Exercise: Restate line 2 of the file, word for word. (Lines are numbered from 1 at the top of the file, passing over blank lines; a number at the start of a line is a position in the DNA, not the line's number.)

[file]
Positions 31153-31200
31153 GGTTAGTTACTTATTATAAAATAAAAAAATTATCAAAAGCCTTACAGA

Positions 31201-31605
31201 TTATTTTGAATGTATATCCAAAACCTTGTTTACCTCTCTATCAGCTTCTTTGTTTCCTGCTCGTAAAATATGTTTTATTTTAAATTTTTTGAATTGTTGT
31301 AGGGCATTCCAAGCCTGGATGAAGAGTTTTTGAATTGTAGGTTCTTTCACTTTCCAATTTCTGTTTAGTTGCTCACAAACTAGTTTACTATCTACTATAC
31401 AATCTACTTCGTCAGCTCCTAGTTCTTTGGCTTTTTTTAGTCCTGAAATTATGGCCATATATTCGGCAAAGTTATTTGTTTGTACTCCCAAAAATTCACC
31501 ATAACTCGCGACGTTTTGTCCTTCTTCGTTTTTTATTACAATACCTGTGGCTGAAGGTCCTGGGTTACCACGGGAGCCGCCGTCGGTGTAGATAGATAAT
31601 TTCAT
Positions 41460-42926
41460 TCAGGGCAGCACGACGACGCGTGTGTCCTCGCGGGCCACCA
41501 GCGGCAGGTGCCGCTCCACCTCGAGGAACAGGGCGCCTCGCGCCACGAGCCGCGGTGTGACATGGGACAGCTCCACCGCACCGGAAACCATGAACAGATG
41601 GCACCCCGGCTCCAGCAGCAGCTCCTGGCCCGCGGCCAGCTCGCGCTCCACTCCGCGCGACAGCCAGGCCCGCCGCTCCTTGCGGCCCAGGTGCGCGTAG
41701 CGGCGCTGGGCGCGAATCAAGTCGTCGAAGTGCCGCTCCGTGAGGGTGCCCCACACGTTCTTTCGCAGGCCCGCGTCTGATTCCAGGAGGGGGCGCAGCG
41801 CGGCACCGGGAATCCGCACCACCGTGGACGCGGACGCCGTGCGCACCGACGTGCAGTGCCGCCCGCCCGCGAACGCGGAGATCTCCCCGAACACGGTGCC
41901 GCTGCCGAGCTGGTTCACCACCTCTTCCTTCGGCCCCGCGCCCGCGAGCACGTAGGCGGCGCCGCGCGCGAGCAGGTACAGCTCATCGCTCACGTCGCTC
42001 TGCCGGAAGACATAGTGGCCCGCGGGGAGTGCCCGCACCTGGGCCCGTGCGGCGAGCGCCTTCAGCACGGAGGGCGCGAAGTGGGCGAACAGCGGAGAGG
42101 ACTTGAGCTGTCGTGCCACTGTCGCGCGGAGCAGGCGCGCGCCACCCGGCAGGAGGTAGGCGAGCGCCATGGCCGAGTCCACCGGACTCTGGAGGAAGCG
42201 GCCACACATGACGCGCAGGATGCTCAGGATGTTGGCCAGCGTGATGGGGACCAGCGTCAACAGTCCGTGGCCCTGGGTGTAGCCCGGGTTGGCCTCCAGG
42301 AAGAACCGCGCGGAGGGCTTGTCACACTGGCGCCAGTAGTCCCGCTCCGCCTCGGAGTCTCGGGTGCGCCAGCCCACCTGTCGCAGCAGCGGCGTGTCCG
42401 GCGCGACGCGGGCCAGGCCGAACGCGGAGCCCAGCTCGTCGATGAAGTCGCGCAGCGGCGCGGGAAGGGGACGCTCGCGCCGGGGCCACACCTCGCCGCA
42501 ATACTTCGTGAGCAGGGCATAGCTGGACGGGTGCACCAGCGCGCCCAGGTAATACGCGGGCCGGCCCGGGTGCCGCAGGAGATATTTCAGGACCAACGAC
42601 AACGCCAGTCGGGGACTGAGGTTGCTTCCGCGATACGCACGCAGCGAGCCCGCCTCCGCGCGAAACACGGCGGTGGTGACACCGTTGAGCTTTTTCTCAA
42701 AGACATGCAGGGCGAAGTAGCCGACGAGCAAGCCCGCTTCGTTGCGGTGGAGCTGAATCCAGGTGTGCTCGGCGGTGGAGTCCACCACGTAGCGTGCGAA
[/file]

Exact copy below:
31153 GGTTAGTTACTTATTATAAAATAAAAAAATTATCAAAAGCCTTACAGA